And so, in 1966, The Friends of ‘Iolani Palace was born, founded and led by Morris until her death three years later.
Burns decided in 1967 that he “didn’t actually trust any government agency to run the palace,” according to Alm, and insisted the property be kept under the watchful eye of its original defenders.
Fifty years on, the Friends have transformed the former royal residence.
The ladies of the Junior League assembled two “shoeboxes” packed full of research when they first started the project.
“We researched every archive, every map, every correspondence, every picture, every book — everything that we could find on the original palace,” Dawson says.
Using that database, the women started scouring the globe to find the palace’s original furnishings.
After the overthrow in 1893, the revolutionaries inventoried ‘Iolani Palace’s contents. Some things were returned to the royal family, some were given away to European museums and much else was sold at auction to private collectors.
Volunteers visited museums and made personal pleas to have items returned. They went to auctions clandestinely to bid. They made appeals to those known to own a piece of palace history.
“Everybody, every single one of us, we were fanning out into the community to get things — either objects brought back to the palace or money to be brought back in again,” Dawson notes.
“It’s one on one that can go out and talk to people, and from there they talk to somebody else who is a family who has something, and we find out about it.
“It’s like a network of information.”
And bit by bit, from scraps of carpet woven into new rugs for the throne room to Kalakaua’s old silverware, ‘Iolani Palace has returned.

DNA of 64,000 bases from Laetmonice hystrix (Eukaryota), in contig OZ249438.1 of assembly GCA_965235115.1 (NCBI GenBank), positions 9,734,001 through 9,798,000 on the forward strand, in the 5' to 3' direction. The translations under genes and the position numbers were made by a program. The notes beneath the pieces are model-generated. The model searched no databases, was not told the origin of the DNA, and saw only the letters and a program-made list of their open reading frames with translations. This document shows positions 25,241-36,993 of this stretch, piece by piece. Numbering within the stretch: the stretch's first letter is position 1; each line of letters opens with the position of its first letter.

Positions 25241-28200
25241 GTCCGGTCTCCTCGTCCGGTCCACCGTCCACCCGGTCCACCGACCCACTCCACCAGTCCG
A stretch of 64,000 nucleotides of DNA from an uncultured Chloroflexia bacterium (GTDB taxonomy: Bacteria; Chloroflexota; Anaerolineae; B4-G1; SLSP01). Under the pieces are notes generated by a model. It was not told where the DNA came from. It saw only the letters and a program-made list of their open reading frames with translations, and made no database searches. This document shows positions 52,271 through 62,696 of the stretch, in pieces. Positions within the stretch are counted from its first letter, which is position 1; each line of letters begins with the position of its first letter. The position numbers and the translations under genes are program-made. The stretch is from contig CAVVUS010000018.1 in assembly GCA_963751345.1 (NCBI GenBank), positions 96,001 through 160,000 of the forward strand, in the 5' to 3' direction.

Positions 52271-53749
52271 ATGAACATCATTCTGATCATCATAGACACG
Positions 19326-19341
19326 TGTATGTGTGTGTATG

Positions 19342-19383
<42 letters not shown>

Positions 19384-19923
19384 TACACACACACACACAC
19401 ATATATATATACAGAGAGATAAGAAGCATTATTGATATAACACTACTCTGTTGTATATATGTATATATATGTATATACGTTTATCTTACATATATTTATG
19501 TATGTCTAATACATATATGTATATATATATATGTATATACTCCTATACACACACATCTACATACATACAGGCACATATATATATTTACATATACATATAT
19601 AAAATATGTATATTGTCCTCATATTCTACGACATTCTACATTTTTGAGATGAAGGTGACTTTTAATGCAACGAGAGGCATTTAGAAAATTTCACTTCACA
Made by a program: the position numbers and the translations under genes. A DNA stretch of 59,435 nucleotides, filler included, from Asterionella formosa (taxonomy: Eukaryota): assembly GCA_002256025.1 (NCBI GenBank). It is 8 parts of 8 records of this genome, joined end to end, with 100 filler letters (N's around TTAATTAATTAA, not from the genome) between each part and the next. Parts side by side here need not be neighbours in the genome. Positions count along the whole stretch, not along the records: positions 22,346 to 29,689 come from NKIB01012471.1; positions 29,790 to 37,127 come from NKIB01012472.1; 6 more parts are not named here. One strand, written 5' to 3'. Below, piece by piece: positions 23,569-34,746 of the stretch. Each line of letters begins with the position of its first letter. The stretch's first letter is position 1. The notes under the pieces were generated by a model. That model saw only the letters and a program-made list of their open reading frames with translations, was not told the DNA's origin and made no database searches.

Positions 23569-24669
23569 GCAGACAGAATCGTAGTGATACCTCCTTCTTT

Their methods haven’t changed much in 50 years, says palace executive director Kippen de Alba Chu. The shoeboxes mostly have been digitized and now he sends emails, but it’s still the one-on-one interaction that rules the day.
He recently facilitated a donation from a man whose family owned one of Kalakaua’s presentation swords. An email exchange about Kingdom-era guns got the men talking about other things.
“I mentioned it was the 50th anniversary of our organization, and he mentioned his mom was one of the former presidents of the Junior League and had helped with the restoration project,” de Alba Chu says. “Because of that, he all of a sudden got very interested in our organization.”
Ultimately, that man and his siblings decided to pull the sword out of a previously scheduled auction, and instead donate it to ‘Iolani Palace in their parents’ name.
A few things, though, have changed with the decades.
“We’re working on the final restoration phase of the palace,” de Alba Chu says, noting that it soon will open its gallery basements to the public, with more interactive and technologically advanced displays than the period-accurate rooms upstairs, including themed exhibits that focus on royal jewels, kitchens and more.